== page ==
Although Shot@Life primarily focuses on Sustainable Development Goal (SDG) number three, industry, innovation, and infrastructure are also essential to vaccine access and are thus important focuses of the campaign. Infrastructure and innovation are critical to the overall function of the cold chain trail, the refrigeration system key to keeping vaccines viable and ensuring their successful delivery.
What are some infrastructure barriers for children receiving vaccines?
Weather conditions like excessive rain can cause washing out of roads and bridges, leaving cars and motorcycles carrying vaccines unable to pass or reach more remote areas for delivery. Electricity is also a huge aspect of the cold chain trail and is needed for clinics to power refrigeration to cool vaccines. Many vaccines need to stay cool throughout the transportation process and once they arrive at clinics, or else they may spoil. However, many clinics around the world still lack access to power, which makes the cold chain trail difficult to carry out.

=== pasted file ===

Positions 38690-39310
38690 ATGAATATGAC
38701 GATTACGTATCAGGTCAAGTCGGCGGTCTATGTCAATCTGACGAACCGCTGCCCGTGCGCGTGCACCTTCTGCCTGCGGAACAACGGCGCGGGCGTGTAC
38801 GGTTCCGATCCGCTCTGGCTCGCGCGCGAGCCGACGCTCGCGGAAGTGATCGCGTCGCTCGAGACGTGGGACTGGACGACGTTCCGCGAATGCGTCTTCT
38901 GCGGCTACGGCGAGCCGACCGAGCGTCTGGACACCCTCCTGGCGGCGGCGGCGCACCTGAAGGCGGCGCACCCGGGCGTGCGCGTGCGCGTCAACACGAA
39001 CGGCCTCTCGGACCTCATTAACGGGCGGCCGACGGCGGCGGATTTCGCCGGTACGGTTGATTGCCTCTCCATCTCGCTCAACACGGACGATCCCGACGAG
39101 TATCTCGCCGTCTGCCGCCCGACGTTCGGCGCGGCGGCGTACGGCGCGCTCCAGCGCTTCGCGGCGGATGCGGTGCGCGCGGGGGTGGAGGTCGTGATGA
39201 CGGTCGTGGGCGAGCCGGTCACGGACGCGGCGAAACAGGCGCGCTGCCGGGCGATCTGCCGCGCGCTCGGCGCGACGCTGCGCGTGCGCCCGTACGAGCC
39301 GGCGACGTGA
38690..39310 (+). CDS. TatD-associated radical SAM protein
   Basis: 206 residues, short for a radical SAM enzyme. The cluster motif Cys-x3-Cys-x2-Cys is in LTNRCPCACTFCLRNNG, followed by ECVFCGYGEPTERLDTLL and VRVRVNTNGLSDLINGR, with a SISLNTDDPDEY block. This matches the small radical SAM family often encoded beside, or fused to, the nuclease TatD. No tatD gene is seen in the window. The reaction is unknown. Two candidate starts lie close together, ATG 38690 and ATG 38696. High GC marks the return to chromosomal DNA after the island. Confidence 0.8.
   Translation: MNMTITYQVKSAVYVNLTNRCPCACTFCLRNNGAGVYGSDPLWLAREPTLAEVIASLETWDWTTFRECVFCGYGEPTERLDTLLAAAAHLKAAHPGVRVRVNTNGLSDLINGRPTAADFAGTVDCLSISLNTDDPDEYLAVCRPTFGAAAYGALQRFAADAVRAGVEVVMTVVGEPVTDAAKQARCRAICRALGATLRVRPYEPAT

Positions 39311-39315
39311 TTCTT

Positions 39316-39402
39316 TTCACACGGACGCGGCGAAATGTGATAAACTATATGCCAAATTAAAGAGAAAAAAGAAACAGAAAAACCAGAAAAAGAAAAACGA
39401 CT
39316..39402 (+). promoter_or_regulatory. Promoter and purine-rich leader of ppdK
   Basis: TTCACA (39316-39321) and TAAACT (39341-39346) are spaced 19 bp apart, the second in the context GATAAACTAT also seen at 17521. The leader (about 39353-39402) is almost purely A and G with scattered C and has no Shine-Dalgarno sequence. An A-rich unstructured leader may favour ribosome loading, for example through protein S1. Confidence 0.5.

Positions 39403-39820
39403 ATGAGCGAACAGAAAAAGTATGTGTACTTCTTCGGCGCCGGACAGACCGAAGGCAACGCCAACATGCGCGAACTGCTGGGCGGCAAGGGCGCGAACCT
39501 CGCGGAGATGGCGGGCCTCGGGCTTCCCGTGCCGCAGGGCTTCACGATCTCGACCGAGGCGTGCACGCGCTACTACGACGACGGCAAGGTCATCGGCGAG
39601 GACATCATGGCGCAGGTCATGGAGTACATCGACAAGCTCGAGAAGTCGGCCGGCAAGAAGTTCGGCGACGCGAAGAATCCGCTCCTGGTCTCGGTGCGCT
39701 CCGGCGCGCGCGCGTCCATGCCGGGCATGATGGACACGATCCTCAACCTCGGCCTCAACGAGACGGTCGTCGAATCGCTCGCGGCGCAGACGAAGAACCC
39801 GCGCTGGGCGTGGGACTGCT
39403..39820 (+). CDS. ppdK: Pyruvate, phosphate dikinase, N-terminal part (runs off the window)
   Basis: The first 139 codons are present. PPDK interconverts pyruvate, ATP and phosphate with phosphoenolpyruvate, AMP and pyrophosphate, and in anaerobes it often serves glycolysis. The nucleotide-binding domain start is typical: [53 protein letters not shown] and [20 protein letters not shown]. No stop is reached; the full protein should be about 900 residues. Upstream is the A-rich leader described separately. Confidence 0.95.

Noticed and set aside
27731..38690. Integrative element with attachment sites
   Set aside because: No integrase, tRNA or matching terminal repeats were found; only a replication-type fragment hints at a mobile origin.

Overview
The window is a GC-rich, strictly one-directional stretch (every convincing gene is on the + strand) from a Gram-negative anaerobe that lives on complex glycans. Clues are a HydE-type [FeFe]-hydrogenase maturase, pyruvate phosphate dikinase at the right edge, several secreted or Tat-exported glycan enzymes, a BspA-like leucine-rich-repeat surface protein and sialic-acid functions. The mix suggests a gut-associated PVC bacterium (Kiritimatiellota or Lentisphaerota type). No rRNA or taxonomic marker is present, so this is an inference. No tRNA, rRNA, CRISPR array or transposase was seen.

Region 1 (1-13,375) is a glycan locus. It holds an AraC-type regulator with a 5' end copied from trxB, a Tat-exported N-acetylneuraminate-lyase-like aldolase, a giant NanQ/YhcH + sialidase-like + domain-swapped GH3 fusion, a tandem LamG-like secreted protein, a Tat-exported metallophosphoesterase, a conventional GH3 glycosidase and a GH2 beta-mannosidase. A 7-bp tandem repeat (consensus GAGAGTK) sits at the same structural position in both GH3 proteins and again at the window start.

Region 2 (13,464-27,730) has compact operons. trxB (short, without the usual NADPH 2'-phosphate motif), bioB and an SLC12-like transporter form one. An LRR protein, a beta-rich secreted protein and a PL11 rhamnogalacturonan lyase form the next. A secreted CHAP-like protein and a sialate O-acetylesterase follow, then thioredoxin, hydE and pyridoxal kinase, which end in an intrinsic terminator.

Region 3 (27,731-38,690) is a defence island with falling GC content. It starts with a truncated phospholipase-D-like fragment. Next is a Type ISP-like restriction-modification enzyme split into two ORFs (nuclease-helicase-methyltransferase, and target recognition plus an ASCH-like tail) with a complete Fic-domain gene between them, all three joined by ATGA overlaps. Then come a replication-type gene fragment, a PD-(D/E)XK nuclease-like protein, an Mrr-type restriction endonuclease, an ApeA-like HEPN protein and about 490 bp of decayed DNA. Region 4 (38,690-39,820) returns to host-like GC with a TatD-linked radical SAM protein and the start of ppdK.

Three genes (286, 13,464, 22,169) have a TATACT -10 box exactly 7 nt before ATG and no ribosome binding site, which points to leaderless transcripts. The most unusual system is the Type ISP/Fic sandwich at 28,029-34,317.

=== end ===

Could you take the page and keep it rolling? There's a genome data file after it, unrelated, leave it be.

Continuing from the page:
What are some innovative solutions?
The UPS Foundation has started a pilot program of utilizing drones to send vaccines, blood, and emergency medical supplies to villages and towns in hard-to-reach areas. This has enabled small clinics, which may be unreachable by car or motorcycle, to obtain essential vaccines, and quickly. SMS (Short Term Messaging) has also been an innovative solution used to send families reminder texts in advance of their children’s upcoming doctor’s appointments and vaccine scheduling. In several new case studies, reminder text messages have increased the number of children vaccinated in towns, as well as increasing doctor’s appointments.
As Shot@Life works to advance SDG 3, we will also keep in mind how crucial the tenets of SDG 9 are to ensuring that all children have access to lifesaving vaccines.